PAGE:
Objective Assess willingness to use HIV pre-exposure prophylaxis (PrEP), support for others using it and willingness to have sex with partners using PrEP among Australian gay and bisexual men (GBM).
Methods National, online cross-sectional surveys of Australian GBM were conducted in 2011, 2013 and 2015. Scales measuring support for and willingness to have sex with men using PrEP were developed in 2015 using factor analysis. Trends and associations with key measures were analysed using multivariate logistic regression.
Results During 2011–2015, 3850 surveys were completed by GBM. Willingness to use PrEP among HIV-negative and untested men did not change between 2011 (28.2%) and 2015 (31.7%, p=0.13). In 2015, willingness to use PrEP was independently associated with younger age, having an HIV-positive regular partner, recent condomless anal intercourse with casual male partners (CAIC), more than 10 male sex partners in the previous 6 months, ever having taken postexposure prophylaxis and having fewer concerns about using PrEP. In 2015, 54.5% of GBM supported other GBM taking PrEP and 39% were willing to have sex with men using PrEP. Support for and willingness to have sex with PrEP users were both associated with being HIV-positive, having a university degree and having two or more male partners in the previous 6 months. Willingness to have sex with men on PrEP was also associated with recent CAIC and using party drugs for sex, but was less likely among men who consistently used or had a positive experience using condoms.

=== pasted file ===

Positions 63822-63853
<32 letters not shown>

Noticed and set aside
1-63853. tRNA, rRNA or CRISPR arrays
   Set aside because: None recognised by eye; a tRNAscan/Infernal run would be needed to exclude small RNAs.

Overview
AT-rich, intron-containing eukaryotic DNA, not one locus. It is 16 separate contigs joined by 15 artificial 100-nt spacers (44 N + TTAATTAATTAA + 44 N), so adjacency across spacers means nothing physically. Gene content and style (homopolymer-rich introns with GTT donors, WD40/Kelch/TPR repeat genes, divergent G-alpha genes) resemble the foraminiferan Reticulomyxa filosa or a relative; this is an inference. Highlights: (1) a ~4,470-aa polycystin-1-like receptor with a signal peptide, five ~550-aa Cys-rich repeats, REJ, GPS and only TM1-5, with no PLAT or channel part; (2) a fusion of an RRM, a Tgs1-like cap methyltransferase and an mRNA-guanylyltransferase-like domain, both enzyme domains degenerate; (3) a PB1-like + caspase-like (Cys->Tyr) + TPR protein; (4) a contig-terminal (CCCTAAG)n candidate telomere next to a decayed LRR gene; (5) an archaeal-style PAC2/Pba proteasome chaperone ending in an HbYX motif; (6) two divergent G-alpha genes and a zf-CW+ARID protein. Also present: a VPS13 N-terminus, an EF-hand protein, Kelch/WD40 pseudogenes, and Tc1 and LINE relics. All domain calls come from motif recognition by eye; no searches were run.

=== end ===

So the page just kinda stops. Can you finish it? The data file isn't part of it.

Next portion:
Discussion Interest in and support for using PrEP are concentrated among men who engage in higher risk practices and who know more about living with HIV. This is consistent with the targeting of PrEP in Australia.
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Handling editor Jackie A Cassell
Contributors All authors contributed to the study design. MH conceptualised this article and undertook the bulk of writing and redrafting. TL undertook the statistical analysis, in consultation with MH. All other authors read and commented on drafts of the article and agreed with the final version.
Funding Australian Government Department of Health, New South Wales Ministry of Health.
Competing interests This work was supported with grants from the Bloodborne virus and sexually transmissible infection Research, Intervention and Strategic Evaluation programme, funded by the New South Wales Ministry of Health, and the Australian Government Department of Health. Non-financial support from Gilead Sciences was received for studies outside the submitted work.
Ethics approval UNSW Australia Human Research Ethics Committee.
Provenance and peer review Not commissioned; externally peer reviewed.
Data sharing statement A deidentified form of the data used in this article is available on request. Requests for data can be made to the first author.
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